Sunday should be a regular event on our calendar. Well, there
It is important for at least two reasons: first, it helps define
who we are, what we believe, how we interpret Scripture, and how
we see God acting in our world. Second, it shows that we in fact
don't have to choose between evolution and creation, between
science and faith.
Francis Collins, one of America's leading scientists, who
directed the human genome project and was selected by President
Obama to head the National Institute of Health, happens to also
be a devout evangelical Christian who believes that evolution is
simply part of God's truth. So listen to how Collins describes
his work as a scientist and how he reconciles that with his
faith in Christ. He writes: the work of a scientist involved in
this project, particularly a scientist who also has the joy of
also being a Christian, is a work of discovery, which can also
be a form of worship. As a scientist, one of the most
exhilarating experiences is to learn something that no human has
understood before. To have a chance to see the glory of
creation, the intricacy of it, the beauty of it, is really an
experience not to be matched. Scientists who do not have a
personal faith in God also undoubtedly experience the
exhilaration of discovery. But to have that joy of discovery
mixed together with the joy of worship is truly a powerful
moment for a Christian who is also a scientist.
I love that notion of science as
worship. Well, what is fascinating about Darwin is that he
began his education in study for Christian ministry and became a
naturalist as a result of that famed voyage on the HMS Beagle.
Darwin eventually abandoned his faith in Christ, but not his
belief in God. Late in life he wrote:
"It has always
appeared to me more satisfactory to look at the immense
amount of pain and suffering in this world as the inevitable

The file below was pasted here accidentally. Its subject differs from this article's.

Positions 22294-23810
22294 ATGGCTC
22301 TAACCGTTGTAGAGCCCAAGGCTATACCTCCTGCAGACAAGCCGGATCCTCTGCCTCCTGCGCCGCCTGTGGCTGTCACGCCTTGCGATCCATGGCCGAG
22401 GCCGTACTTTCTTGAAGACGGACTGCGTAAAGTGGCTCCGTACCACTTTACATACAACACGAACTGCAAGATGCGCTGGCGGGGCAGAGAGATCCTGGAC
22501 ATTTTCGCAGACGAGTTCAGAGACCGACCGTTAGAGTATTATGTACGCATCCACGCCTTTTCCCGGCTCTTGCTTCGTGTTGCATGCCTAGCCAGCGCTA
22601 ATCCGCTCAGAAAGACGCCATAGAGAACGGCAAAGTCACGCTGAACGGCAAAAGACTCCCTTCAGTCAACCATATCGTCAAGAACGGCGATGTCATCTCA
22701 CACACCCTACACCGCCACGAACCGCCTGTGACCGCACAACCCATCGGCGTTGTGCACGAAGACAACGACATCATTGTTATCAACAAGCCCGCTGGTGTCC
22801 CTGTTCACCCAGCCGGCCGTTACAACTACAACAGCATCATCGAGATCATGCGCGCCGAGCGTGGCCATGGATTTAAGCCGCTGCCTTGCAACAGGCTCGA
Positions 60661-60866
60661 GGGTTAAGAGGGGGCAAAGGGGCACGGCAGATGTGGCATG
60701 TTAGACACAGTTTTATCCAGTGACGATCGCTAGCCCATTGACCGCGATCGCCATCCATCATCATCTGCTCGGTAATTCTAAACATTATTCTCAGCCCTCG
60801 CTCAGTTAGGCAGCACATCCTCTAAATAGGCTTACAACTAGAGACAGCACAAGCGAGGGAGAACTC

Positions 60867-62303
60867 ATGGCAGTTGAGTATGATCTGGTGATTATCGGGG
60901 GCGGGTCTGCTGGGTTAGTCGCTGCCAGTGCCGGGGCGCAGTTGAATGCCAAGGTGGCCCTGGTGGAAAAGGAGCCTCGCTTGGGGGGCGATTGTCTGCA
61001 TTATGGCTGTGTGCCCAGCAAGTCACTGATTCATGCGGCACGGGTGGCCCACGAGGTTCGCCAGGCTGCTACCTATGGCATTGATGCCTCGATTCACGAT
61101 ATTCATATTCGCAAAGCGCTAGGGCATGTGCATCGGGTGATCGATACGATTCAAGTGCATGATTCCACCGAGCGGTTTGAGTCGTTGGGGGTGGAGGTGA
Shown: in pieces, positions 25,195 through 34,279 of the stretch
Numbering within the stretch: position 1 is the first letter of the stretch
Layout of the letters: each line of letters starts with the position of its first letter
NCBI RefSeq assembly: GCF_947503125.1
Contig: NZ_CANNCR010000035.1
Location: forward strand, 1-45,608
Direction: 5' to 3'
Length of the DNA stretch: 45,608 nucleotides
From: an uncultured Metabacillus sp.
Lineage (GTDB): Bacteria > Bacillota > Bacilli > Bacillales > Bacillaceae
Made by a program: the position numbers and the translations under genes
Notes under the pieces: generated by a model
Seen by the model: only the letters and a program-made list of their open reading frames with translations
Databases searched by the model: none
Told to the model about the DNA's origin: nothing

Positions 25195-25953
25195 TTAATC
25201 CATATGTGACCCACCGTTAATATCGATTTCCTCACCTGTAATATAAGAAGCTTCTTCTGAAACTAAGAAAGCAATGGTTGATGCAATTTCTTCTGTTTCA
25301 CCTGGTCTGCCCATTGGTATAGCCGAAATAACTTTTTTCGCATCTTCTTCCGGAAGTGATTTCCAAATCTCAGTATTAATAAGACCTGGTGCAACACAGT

result of the natural sequence of events rather than from
the direct intervention of God. In my most extreme
fluctuations I have never been an atheist in the sense of
denying the existence of a God."
So why did Darwin abandon the Christian
faith? It wasn't his theories of natural selection and evolution
that changed his beliefs, but precisely that problem of the
immense amount of pain and suffering in the world, especially
after the death of his daughter. In another scene from the
movie, he confides in her while she was still healthy that he
had not yet published his book for fear of breaking his wife's
heart. His daughter replies: "But you always said that the heart
cannot break". Well, Darwin's heart did break after the death of
his daughter. And his faith in God provided no consolation, for
he could not reconcile his notions of a God, that he had been
taught, who could have saved his daughter but chose not to.
And there we have it again, that problem of those forced
choices. Only in this case I contend that it was not an
unnecessary choice but a non-existing one. That is, it was not a
choice available to God.
My daughter Paulina, as many of you know, is at Chapman
University where she is taking a course in religion this year.
And she texted me that they were discussing Marcus Borg and
reading Harold Kushner's book "When Bad Things Happen to Good
People". I replied to her that she grew up on both of them, so
she better get a good grade :). Kushner concludes, in essence,
in that book, that human hearts are not the only ones that
break. God's heart breaks too. For ultimately it is up to us,
not God, to make the right choices, guided by God's wisdom, that
will defeat evil and suffering. Wisdom says to us 'pay attention
to creation' and what it teaches us about how this world has
taken millions of years to evolve and therefore we must be more
careful in considering the consequences of our actions and
Wisdom also says 'pay attention to God's Word as revealed
through Scripture and the life of Jesus' on living true to God's
word of love and justice and the way of peace. Finally, the
wisdom says don't accept the false choice of faith over science,
creation not evolution, or evolution not creation, science over
faith. In verse five of this text, we were told to acquire
intelligence. I realize it may be harder for some of us, like
myself :). But I understand that to mean to educate ourselves.
To learn from both the scientists and the poets. From teachers
and artists. From news reporters and storytellers. To read the
scholars and the prophets. Study geology and study Genesis.
Listen to the news of the world and to the wisdom of creation.
Behold the mystery in science. See the wonder in life. Ponder
the awe of the cosmos.
And find the wisdom that is there and
know that God is in all.